The Redskins would happily take anything close to last week's outing against the Lions: 76 net passing yards allowed with two interceptions. Washington's cover-2 was so effective the Lions attempted just three passes of more than 20 yards despite a bevy of fleet wide receivers.

The Redskins, who rank first in the NFC in total defense, red zone defense and third-down efficiency, might not play quite as much cover-2 on Sunday. They have adopted more cover-3 as well, with two deep cornerbacks and Taylor playing "center field" in the middle. But no matter the variation, their deep-zone defense must remain stout. The longest passing gain allowed by the Redskins this season was 33 yards to the Giants' Plaxico Burress in Week 3, but that was a screen pass against an all-out blitz with no safety deep (cornerback Carlos Rogers failed to tackle Burress after his short reception).

"They sit back and play zone, play 30 yards deep with their two safeties and make you run it," Lions wide receiver Roy Williams said after Sunday's game.

In years past, Taylor, who declines to speak to reporters, was deployed at varying depths, often near the line of scrimmage to blitz. His performance fluctuated wildly, and he was often chasing the play. Now, with rookie safety LaRon Landry able to disrupt around the line, Taylor has adapted to his more defined role and stays within the system.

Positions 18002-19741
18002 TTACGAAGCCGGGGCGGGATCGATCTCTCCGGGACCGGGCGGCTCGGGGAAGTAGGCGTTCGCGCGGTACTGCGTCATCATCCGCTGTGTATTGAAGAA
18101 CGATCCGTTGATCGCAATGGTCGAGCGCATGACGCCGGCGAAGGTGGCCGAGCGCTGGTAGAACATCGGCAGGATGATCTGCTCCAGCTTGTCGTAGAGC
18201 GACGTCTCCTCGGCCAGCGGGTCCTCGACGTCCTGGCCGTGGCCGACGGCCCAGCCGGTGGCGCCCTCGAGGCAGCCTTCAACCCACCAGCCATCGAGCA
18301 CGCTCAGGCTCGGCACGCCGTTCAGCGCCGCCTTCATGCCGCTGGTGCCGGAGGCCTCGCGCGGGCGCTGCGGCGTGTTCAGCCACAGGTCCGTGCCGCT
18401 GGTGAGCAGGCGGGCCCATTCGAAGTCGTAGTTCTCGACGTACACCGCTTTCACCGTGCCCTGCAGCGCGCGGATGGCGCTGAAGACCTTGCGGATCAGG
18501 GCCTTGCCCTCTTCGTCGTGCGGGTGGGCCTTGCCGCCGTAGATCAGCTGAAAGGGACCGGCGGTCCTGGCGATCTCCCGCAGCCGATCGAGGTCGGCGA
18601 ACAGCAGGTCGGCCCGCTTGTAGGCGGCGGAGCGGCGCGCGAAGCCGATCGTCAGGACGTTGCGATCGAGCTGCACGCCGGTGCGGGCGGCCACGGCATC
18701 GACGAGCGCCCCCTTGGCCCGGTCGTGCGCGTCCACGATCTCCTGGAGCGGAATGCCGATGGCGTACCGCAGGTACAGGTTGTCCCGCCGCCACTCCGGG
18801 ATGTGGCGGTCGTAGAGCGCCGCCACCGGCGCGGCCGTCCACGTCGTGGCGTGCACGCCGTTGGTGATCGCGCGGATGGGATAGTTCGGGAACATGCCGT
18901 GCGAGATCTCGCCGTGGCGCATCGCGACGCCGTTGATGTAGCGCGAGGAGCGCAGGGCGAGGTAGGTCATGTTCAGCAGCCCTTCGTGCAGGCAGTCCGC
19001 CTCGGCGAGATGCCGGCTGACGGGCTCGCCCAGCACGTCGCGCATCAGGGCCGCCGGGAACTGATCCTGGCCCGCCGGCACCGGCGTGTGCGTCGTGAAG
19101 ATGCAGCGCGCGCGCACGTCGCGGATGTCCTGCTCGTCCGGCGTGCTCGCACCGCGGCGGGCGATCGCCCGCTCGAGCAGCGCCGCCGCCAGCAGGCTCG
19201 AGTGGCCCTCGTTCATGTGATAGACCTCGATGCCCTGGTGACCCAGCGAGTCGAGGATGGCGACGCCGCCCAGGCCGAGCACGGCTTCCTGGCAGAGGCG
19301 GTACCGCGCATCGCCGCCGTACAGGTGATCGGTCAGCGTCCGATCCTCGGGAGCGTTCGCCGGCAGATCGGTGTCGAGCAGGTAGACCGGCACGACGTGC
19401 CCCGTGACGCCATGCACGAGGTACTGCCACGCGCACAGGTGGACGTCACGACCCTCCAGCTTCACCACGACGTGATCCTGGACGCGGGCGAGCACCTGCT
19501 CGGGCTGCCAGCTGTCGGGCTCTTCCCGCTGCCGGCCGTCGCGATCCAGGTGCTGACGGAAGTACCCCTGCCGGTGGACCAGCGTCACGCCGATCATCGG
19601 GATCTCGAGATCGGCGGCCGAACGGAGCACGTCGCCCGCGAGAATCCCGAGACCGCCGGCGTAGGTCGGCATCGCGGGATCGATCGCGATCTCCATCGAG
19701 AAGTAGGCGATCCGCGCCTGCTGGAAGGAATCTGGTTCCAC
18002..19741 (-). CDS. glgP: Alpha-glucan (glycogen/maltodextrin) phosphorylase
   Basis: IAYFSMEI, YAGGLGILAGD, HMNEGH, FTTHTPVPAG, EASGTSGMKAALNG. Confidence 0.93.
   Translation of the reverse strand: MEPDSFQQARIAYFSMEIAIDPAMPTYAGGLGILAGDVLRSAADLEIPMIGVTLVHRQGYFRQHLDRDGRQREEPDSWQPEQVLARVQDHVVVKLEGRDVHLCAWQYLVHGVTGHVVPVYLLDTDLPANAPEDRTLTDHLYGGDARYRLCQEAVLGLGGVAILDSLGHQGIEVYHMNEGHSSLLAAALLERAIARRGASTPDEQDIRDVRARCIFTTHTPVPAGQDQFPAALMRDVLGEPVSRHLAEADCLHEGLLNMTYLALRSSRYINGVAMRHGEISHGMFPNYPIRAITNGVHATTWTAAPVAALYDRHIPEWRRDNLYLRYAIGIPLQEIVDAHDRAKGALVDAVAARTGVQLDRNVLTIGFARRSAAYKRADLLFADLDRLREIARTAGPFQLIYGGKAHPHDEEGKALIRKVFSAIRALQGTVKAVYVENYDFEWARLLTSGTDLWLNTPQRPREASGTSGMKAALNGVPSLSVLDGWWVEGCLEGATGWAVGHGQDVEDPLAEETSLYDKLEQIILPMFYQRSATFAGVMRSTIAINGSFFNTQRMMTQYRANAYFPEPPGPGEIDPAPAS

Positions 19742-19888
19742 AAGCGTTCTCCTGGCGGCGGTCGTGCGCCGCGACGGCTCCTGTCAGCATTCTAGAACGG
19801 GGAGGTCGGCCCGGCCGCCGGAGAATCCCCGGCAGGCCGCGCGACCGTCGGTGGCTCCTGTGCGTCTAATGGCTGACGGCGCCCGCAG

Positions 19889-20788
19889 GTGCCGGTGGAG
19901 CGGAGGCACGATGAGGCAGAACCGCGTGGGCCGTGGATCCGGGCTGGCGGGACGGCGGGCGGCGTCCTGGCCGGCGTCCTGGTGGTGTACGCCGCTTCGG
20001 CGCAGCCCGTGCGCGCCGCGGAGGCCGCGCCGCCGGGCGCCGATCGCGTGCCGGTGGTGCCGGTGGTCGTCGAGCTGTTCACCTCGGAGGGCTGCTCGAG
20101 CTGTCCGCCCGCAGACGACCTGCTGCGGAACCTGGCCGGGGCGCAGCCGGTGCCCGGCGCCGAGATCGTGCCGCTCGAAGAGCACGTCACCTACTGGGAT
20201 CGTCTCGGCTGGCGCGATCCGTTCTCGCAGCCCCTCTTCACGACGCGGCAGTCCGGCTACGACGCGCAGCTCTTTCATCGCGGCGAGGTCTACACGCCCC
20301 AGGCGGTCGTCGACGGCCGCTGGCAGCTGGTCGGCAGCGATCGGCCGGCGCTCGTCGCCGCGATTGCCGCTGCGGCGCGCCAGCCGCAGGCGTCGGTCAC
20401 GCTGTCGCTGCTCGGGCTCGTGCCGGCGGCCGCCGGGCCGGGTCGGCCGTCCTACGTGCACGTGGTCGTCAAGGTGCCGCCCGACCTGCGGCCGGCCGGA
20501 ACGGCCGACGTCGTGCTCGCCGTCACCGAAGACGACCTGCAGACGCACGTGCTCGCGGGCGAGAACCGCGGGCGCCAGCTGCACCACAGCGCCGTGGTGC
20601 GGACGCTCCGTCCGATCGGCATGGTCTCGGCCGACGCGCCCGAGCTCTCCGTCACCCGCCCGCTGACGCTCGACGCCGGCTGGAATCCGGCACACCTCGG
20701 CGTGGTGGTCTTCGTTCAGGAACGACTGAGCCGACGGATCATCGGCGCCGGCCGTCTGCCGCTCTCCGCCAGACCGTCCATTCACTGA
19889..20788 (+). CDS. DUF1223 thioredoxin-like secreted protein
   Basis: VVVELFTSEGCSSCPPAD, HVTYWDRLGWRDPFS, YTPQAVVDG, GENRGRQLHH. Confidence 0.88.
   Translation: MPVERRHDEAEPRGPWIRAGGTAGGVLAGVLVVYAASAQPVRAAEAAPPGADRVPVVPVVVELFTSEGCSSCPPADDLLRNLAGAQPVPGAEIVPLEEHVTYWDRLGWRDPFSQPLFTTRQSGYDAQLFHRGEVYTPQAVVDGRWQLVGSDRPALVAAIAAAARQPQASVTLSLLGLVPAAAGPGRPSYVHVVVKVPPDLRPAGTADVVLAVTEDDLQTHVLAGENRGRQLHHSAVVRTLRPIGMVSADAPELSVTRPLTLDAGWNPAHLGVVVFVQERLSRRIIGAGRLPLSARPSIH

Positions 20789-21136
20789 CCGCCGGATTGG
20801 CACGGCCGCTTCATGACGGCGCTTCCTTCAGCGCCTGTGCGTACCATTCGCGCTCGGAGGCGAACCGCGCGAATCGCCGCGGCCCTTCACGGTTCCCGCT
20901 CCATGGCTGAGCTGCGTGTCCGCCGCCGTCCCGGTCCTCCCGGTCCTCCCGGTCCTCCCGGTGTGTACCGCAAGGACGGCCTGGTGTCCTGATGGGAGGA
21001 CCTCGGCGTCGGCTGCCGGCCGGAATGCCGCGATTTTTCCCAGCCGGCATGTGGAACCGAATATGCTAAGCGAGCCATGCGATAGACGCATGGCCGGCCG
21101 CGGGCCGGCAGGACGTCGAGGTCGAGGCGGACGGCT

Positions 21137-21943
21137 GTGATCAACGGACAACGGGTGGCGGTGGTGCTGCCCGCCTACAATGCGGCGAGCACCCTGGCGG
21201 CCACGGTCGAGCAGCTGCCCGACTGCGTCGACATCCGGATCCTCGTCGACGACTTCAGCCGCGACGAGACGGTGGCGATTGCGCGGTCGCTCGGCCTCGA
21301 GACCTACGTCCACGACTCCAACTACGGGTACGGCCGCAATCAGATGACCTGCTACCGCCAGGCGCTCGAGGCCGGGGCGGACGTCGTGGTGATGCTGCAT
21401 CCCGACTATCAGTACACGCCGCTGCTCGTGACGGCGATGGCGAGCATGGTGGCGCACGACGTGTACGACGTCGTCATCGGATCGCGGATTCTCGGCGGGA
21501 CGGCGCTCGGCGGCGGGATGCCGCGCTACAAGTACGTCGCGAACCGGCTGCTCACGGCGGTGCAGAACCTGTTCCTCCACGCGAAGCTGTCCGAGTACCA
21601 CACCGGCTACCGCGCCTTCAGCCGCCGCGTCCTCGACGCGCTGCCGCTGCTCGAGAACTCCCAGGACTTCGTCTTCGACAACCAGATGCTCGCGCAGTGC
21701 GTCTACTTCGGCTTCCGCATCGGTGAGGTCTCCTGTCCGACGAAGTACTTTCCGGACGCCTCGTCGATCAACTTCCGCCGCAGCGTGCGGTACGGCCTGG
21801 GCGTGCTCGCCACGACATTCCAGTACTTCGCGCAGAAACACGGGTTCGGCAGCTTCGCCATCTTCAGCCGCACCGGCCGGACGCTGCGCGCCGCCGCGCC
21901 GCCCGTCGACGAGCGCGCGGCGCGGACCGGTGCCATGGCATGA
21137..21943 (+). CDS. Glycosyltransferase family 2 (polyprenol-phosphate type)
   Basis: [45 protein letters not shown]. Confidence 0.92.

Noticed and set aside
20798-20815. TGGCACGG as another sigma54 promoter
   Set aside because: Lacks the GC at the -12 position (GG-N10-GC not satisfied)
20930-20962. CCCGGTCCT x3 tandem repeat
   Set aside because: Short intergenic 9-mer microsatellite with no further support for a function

"Everybody knows Sean is going to hit you and make spectacular plays," linebacker Marcus Washington said. "But sometimes last year and the year before that, he had to learn some things, and growing up and being around the game more, he's able to say, 'This is where I can really improve my game -- stay deep, and if they want to try something, I'm going to sit back here and be patient and get these picks,' like he's been doing last few games."

Taylor's reputation as one of the NFL's heaviest hitters prevents some receivers from wanting to go over the middle, and Landry is physical as well. This season, opponents have attempted just 23 "deep" passes -- of 15 yards or more -- completing just six (and picking up a pass interference call on another). Two of the longer heaves -- 32 and 31 yards -- ended up in Taylor's hands.

"If they throw an errant ball, he goes and gets it," Jackson said. "That's what we ask him to do, and that's what he's accepted."

The success of any system begins at the line of scrimmage, and the pass rush has been potent at times. The Redskins had six sacks Sunday and have 13 this season after having a franchise-low 19 in 2006.

Upgrades at linebacker and the secondary are apparent in cover-2 -- linebackers London Fletcher and Rocky McIntosh are swifter and superior in coverage than departed Lemar Marshall and Warrick Holdman were -- and the cornerbacks are being much more physical jamming receivers at the line.

With three proven cornerbacks, Williams is now comfortable matching up Shawn Springs on an individual receiver in the slot, and varying his coverage scheme on underneath routes, while still playing a cover-2 shell on the outside, giving opponents confusing looks to sort out.

But for all of their improvement, it's far too early to boast, with games against Favre and New England's Tom Brady on the horizon.

"We'll know how good we are after the next four or five weeks," Springs said. "We ain't done nothing yet."

View all comments that have been posted about this article.

© 2007 The Washington Post Company